What is the point of socialists organizing inside unions? For reformists seeking the electoral road to socialism, it’s about gaining union members’ votes, and possibly using strikes to advance and defend pro-working class reform programs. Independent rank and file organization might move unions to the left and line them up behind reform socialist strategy, but so might bureaucratic leadership.
For revolutionaries, unions are schools for struggle where our class learns to take power directly into our own hands. But union leadership structures disrupt this process. Recognizing this, practitioners of rank and file oriented strategies prioritize independent organization from below over running for leadership. Moreover they view union officeholding and staff jobs skeptically as means to advance class emancipation and power. As a result we are accused from the left of having no “end-game,” or from the right of a dead-end purism that refuses the responsibilities of power.
In 2000 Kim Moody’s The Rank and File Strategy partially answered this type of criticism: Rank and file organization aims to build transitional organizations that lay the basis for industrial as well as political working class power on an independent basis. But without the next step beyond this—socialist revolution—unions remain subject to conservatizing bureaucracy, and working-class parties, therefore, to overwhelming pressure from the capitalist system.
The low ebb of class struggle by 2000 meant Moody arguably went as far as he credibly could at the time. But with a new, increasingly labor-focused generation of socialists, and exciting new developments in the union movement, today we might venture to clarify the “end game” of this revolutionary approach to union work.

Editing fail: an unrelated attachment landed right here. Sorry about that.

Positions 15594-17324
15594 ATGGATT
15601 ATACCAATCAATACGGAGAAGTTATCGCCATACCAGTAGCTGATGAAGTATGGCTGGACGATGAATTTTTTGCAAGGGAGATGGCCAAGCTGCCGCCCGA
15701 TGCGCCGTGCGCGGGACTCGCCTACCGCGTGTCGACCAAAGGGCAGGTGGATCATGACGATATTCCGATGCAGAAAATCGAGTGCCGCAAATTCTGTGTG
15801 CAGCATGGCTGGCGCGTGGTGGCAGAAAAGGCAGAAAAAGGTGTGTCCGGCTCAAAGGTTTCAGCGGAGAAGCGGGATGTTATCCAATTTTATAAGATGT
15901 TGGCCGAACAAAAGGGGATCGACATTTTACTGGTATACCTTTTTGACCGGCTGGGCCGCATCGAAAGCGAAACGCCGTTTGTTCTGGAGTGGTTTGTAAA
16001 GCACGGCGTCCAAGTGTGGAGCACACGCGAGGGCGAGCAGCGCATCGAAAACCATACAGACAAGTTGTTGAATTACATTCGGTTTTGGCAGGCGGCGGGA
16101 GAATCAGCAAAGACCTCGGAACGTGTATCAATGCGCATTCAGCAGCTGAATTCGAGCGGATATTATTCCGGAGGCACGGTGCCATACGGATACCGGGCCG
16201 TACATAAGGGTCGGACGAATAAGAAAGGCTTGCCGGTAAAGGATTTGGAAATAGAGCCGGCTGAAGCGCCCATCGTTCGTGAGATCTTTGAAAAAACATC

For this we don’t have to reinvent the wheel. Almost forgotten today, in the 1910s a group of syndicalist and Marxist workers centered in the U.K.’s stormy class struggles formulated their own rank and file strategy as a direct path to workers’ councils and revolution.
Britain, the first industrialized country, also had the world’s oldest unions. The world’s first nationwide workers’ movement developed there with the radical Chartist movement, which peaked in the 1840s. Marxism itself emerged only after British workers demonstrated their class potential in this way.
In the following decades, the labor movement showed flashes of militancy and insurgency but eventually became institutionalized because of exclusionary craft unionism and support for the pro-capitalist Liberal Party. In the 1860s, Karl Marx mobilized Manchester textile workers to support slave emancipation and oppose British intervention on the side of the Confederacy in the U.S. Civil War. British unions led in the founding of the First International. And in 1888, unorganized industrial workers, led by women, launched an insurgent strike wave. Yet by the turn of the century, British unions shared with the American Federation of Labor (AFL) a uniquely conservative craftism and non-socialist ideology. What’s more, they were older and better established than the AFL, representing 14.5 percent of workers, compared to 5 percent for the AFL. Elsewhere, Marxists and labor anarchists set themselves up for lasting influence in union movements they helped found around this time. But in Britain (as in the U.S.), revolutionaries faced the challenge of pre-existing federations more or less hostile to their strategies and ideas.
A “Great Labor Unrest” spread across the U.K. in the 1910s. Skilled workers resisted technological “dilution” of their jobs. Beginning in 1914, the Great War added fuel to the fire, as inflation savaged workers’ living standards, labor shortages increased their bargaining power, and the war radicalized the militants. British union membership went from 2.5 to 8.3 million in the decade. But the strike wave also tapped a mood of rank and file rebellion against union officials, who usually stood in the way of militant action. The officials faced (again, as in the U.S.) a barrage of wildcat strikes.